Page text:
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Topics covered: Related rates
Instructor: Prof. David Jerison
Lecture 12: Related Rates
Lecture Notes (PDF)
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PROFESSOR: In the twelfth lecture, we're going to talk about maxima and minima. Let's finish up what we did last time. We really only just started with maxima and minima. And then we're going to talk about related rates. So, right now I want to give you some examples of max-min problems. And we're going to start with a fairly basic one. So what's the thing about max-min problems? The main thing is that we're asking you to do a little bit more of the interpretation of word problems. So many of the problems are expressed in terms of words. And so, in this case, we have a wire which is length 1. Cut into two pieces. And then each piece encloses a square. Sorry, encloses a square. And the problem - so this is the setup. And the problem is to find the largest area enclosed.
So here's the problem. Now, in all of these cases, in all these cases, there's a bunch of words. And your job is typically to draw a diagram. So the first thing you want to do is to draw a diagram. In this case, it can be fairly schematic. Here's your unit length. And when you draw the diagram, you're going to have to pick variables. So those are really the two main tasks. To set up the problem. So you're drawing a diagram. This is like word problems of old, in grade school through high school. Draw a diagram and name the variables. So we'll be doing a lot of that today. So here's my unit length. And I'm going to choose the variable x to be the length of one of the pieces of wire. And that makes the other piece 1 - x. And that's pretty much the whole diagram, except that there's something that we did with the wire after we cut it in half. Namely, we built two little boxes out of it. Like this, these are our squares. And their side lengths are x/4 and (1-x)/4. So, so far, so good.
And now we have to think, well, we want to find the largest area. So I need a formula for area in terms of variables that I've described. And so that's the last thing. I'll give the letter A as the label for the area. And then the area is just the square of x/4 plus the square of 1 minus x - whoops, that strange 2 got in here - over 4. So far, so good. Now, the instinct that you'll have, and I'm going to yield to that instinct, is we should charge ahead and just differentiate. All right? That's all right. We'll find the critical points. So we know that those are important points. So we're going to find the critical points. In other words, we take the derivative, we set the derivative of A with respect to x = 0.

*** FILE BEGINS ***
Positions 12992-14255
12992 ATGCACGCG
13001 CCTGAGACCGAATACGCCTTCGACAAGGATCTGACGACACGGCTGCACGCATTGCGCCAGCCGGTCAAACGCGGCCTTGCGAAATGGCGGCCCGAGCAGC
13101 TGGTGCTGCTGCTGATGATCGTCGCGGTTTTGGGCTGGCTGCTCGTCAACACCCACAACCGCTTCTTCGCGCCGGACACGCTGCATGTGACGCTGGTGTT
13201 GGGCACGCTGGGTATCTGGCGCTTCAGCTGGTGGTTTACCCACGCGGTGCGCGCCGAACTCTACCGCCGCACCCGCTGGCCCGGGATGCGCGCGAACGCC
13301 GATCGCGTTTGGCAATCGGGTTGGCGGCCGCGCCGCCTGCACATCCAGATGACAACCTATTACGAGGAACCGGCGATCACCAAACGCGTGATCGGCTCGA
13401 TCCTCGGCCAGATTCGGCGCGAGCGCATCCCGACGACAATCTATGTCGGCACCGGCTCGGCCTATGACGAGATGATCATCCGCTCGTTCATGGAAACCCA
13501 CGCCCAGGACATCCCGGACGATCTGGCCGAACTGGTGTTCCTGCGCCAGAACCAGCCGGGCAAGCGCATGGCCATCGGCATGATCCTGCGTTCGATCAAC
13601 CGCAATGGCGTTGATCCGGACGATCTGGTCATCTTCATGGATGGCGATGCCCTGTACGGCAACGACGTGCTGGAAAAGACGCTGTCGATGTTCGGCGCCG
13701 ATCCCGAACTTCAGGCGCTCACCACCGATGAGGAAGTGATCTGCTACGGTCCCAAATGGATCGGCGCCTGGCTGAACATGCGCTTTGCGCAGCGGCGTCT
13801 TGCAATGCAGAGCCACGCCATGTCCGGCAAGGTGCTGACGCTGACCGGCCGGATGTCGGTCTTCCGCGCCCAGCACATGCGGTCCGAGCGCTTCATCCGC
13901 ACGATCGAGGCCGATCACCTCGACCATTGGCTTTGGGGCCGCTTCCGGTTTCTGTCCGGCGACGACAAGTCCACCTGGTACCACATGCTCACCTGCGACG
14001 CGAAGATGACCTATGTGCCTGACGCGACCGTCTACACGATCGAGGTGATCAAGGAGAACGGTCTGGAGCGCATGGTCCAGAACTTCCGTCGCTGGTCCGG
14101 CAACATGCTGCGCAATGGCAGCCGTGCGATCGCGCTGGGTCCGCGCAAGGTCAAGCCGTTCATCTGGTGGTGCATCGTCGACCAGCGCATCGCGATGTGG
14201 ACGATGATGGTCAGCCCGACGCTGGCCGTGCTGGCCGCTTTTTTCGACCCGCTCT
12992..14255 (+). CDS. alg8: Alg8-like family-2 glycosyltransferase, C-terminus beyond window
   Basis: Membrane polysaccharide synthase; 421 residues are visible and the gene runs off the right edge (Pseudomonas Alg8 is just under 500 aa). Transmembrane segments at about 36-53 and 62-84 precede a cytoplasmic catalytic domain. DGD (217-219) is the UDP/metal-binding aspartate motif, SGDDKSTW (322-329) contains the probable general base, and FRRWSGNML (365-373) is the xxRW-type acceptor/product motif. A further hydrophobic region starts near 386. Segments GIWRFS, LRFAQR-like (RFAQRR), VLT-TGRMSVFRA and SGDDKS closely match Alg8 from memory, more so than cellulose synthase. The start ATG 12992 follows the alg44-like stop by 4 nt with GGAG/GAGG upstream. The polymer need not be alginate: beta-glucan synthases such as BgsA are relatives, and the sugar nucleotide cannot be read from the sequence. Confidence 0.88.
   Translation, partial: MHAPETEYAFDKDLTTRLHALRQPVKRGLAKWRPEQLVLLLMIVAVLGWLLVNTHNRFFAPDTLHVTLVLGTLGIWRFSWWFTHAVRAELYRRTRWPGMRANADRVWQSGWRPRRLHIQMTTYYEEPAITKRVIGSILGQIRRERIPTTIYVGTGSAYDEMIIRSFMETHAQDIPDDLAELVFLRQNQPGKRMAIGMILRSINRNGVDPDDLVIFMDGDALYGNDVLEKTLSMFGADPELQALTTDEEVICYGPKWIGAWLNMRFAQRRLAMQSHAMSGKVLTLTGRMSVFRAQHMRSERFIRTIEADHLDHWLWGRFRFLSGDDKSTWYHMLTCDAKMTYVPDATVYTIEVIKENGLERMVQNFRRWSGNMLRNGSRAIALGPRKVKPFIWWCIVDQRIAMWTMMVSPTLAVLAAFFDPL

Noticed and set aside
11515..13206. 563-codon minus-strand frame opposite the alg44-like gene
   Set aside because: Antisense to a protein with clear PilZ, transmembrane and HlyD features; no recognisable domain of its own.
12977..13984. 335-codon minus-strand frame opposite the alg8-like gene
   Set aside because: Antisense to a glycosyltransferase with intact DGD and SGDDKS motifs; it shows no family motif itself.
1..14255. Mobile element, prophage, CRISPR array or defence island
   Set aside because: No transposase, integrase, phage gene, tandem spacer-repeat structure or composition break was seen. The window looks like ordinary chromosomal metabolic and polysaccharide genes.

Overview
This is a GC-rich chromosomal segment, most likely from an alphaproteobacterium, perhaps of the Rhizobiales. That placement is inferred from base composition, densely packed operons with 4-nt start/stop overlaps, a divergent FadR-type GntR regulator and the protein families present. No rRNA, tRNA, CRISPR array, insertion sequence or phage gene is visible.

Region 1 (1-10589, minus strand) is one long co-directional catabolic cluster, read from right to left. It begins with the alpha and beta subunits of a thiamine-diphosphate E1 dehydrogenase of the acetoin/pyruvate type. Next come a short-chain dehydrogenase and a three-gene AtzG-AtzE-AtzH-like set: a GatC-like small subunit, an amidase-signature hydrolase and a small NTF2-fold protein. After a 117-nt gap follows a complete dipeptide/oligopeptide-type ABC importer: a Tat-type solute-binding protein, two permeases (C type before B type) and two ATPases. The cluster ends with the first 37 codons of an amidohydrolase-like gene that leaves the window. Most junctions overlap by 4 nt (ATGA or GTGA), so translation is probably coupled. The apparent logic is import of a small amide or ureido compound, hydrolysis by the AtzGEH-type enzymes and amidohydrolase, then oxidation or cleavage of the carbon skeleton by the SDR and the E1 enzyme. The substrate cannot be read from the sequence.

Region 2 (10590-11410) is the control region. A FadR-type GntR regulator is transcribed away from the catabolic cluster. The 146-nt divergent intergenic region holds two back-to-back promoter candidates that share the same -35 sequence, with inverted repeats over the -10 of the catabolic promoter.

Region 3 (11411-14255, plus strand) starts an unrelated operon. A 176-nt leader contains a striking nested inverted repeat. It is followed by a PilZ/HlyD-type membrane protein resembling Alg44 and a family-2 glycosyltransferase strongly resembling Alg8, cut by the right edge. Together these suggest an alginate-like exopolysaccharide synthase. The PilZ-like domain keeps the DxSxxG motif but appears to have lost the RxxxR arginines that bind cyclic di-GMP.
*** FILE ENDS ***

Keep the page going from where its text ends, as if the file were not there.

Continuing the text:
So if I do that differentiation, I get the, well, so the first one, x^2 / 16, that's 8. Sorry. That's x/8, right? That's the derivative of this. And if I differentiate this, I get well, the derivative of 1 - x^2 is 2(1-x)(a-1). So it's -(1-x)/8. So there are two minus signs in there, I'll let you ponder that differentiation, which I did by the chain rule. Hang on a sec, OK? Just wait until we're done. So here's the derivative. Is there a problem?
STUDENT: [INAUDIBLE]
PROFESSOR: Right, so there's a 1/16 here. This is x^2 / 16. And so it's 2x over 8, over 16, sorry. Which has an 8. That's OK. All right, so now, This is equal to 0 if and only if x = 1 - x. That's 2x = 1, or in other words x = 1/2. All right? So there's our critical point. So x = 1/2 is the critical point. And the critical value, which is what you get when you evaluate A at 1/2, is (1/2) / 4, that's 1/8. So that's (1/8)^2 + (1/8)^2 which is 1/32. So, so far, so good. But we're not done yet. We're not done.
So why aren't we done? Because we haven't checked the end points. So let's check the end points. Now, in this problem, the end points are really sort of excluded. The ends are between 0 and 1 here. That's the possible lengths of the cut. And so what we should really be doing is evaluating in the limit, so that would be the right-hand limit as x goes to 0 of A. And if you plug in x = 0, what you get here is 0 + (1/4)^2, which is 1/16. And similarly, at the other end, that's 1-, from the left, we get (1/4)^2 + 0, which is also 1/16. So, what you see is that the schematic picture of this function, and this isn't even so far off from being the right picture here, is that its level here is 1/16 and then it dips down and goes up. Right? This is 1/2, this is 1, and this level here is a half that. This is 1/32.